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Running multiple instances of pure-ftpd on SLES

This document (7004461) is provided subject to the disclaimer at the end of this document.


SUSE Linux Enterprise Server 11
SUSE Linux Enterprise Server 10
SUSE Linux Enterprise Desktop 11
SUSE Linux Enterprise Desktop 10


For various possible reasons, if may be necessary to run 2 or more separate instances of pure-ftpd on one server.  For example, a server may have 2 network addresses, both of which must service unique FTP users, but which need to have different FTP configurations or behaviors.
This document discusses one possible way of accomplishing this.  There are other methods which could be used, and even this method could (and should) be easily expanded and improved.  It is very limited but it is a starting point, and is just offerred "as is."
Keep in mind that in some cases it may not be necessary to have two separate instances of pure-ftpd running, because pure-ftpd can be configured for "virtual servers" which can differentiate between anonymous access to different addresses.  However, when requirements necessitate that two separate instances are needed, the method below has shown to be successful.


This procedure will configure the SLES initialization scripts for pure-ftpd to stop and start two instances of pure-ftpd.  They will be started and stopped at the same time, not independently of each other.  Three or more can be accomplished with the same approach, expanded.
One caution:  This method requires customization of the /etc/init.d/pure-ftpd script (which starts and stops pure-ftpd).  The application of future updates to the pure-ftpd package might require some extra attention.  For example, if the official standard script is changed by the developers, and then an update is done to add that new pure-ftpd package to the system, the install process can recognize that a custom script is in place and not replace it with development's new script.  There are obviously pros and cons to this approach.  System administrators will need to check for for new scripts inside the new packages, review/compare them for changes, and decide whether to take the new script and re-customize it according to the method below, or keep their old, already-customized script in place.
1.  Copy /etc/pure-ftpd/pure-ftpd.conf to /etc/pure-ftpd/pure-ftpd2.conf
The name of the new copy can be based on preference.  It will be used again later in step 3.
2.  Edit both of those conf files and set the unique differences that are required for your needs.  Examples:
a.  One change that will typically be needed is for each instance of pure-ftpd to bind to a unique address / port combination, rather than try to bind to every local address.  To do this, find the "Bind" setting in the conf file and configure it uniquely and appropriately.

b.  Another change which some administrators require is to set one instance of FTP to handle "public" FTP requests, when actually the FTP server is completely using private IP addresses, and is behind a NAT firewall.  In that case, the configuration file may need to be modified to set "ForcePassiveIP" to show a public address which actually resides on the NAT firewall and is mapped to the FTP instance's private address.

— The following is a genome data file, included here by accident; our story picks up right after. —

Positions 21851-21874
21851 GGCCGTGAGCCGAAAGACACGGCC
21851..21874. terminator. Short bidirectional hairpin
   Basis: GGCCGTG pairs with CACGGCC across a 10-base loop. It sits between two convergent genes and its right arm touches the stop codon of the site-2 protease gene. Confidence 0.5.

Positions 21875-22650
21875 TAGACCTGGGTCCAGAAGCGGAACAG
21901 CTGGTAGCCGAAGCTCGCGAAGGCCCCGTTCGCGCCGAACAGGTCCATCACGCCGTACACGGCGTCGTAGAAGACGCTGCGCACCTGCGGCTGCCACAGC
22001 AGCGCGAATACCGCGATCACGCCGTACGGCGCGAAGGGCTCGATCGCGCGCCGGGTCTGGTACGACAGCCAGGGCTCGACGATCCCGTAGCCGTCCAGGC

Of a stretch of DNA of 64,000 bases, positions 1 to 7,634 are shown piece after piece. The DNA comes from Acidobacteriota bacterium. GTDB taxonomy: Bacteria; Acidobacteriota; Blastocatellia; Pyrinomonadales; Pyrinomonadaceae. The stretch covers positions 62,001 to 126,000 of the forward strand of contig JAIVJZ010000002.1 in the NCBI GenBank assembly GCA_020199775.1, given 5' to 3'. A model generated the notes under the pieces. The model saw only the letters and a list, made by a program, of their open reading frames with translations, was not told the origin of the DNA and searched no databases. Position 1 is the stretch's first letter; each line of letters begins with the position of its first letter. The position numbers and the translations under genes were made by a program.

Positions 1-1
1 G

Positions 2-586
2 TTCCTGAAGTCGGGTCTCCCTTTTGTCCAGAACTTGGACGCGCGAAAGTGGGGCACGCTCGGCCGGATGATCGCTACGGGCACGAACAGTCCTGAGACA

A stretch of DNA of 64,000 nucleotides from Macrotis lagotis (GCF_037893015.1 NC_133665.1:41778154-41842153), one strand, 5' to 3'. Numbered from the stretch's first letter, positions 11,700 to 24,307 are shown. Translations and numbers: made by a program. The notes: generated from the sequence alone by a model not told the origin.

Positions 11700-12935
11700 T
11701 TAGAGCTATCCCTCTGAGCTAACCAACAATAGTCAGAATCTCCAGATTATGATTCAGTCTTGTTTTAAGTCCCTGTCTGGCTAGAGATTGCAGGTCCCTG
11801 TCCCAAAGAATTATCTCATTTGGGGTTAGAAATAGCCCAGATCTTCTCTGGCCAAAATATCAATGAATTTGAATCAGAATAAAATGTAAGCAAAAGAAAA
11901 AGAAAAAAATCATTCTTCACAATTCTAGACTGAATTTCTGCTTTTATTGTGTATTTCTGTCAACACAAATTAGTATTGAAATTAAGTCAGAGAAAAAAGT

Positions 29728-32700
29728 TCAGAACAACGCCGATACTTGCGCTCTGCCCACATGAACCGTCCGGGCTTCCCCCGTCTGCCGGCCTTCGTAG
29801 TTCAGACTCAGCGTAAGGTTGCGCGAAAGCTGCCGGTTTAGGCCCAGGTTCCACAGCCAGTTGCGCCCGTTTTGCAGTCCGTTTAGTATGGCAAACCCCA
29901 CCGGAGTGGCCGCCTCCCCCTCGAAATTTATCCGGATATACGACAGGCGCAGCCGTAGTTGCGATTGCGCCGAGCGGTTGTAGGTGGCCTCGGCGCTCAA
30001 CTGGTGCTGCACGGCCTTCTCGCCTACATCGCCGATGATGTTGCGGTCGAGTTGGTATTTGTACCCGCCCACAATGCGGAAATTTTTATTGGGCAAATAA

3.  Edit /etc/init.d/pure-ftpd
a.  Find the "start" section.  In particular, focus on 2 lines:
FTPD_ARGS=`/usr/sbin/pure-config-args /etc/pure-ftpd/pure-ftpd.conf`
startproc $FTPD_BIN $FTPD_ARGS
Duplicate these 2 lines, but alter them so a new FTP_ARGS2 variable is set, based on the new conf file from step #1.  A new process (second instance) is then started using the new FTP_ARGS2 variable.  The new startproc line also needs to ignore the PID file that the first instance of pure-ftpd created.  For example, the 2 existing plus 2 new lines would be:
FTPD_ARGS=`/usr/sbin/pure-config-args /etc/pure-ftpd/pure-ftpd.conf`
startproc $FTPD_BIN $FTPD_ARGS
FTPD_ARGS2=`/usr/sbin/pure-config-args /etc/pure-ftpd/pure-ftpd2.conf`
startproc -i /var/run/ $FTPD_BIN $FTPD_ARGS2
(If a 3rd instance was also being used, it would need to ignore the PID file of the first instance as well.  Second and third instances will not create additional PID files, in this setup.)

b. Then go to the "stop" section

Find the line:
killproc -G -TERM $FTPD_BIN
Duplicate this so it will kill both instances.  In this case, the lines can be exactly the same as each other:
killproc -G -TERM $FTPD_BIN
killproc -G -TERM $FTPD_BIN
4. Upon rebooting, both should come up. Or to put this into effect without rebooting, execute:
rcpure-ftpd stop
rcpure-ftpd start


This Support Knowledgebase provides a valuable tool for SUSE customers and parties interested in our products and solutions to acquire information, ideas and learn from one another. Materials are provided for informational, personal or non-commercial use within your organization and are presented "AS IS" WITHOUT WARRANTY OF ANY KIND.

  • Document ID:7004461
  • Creation Date: 17-Sep-2009
  • Modified Date:28-Sep-2022
    • SUSE Linux Enterprise Server

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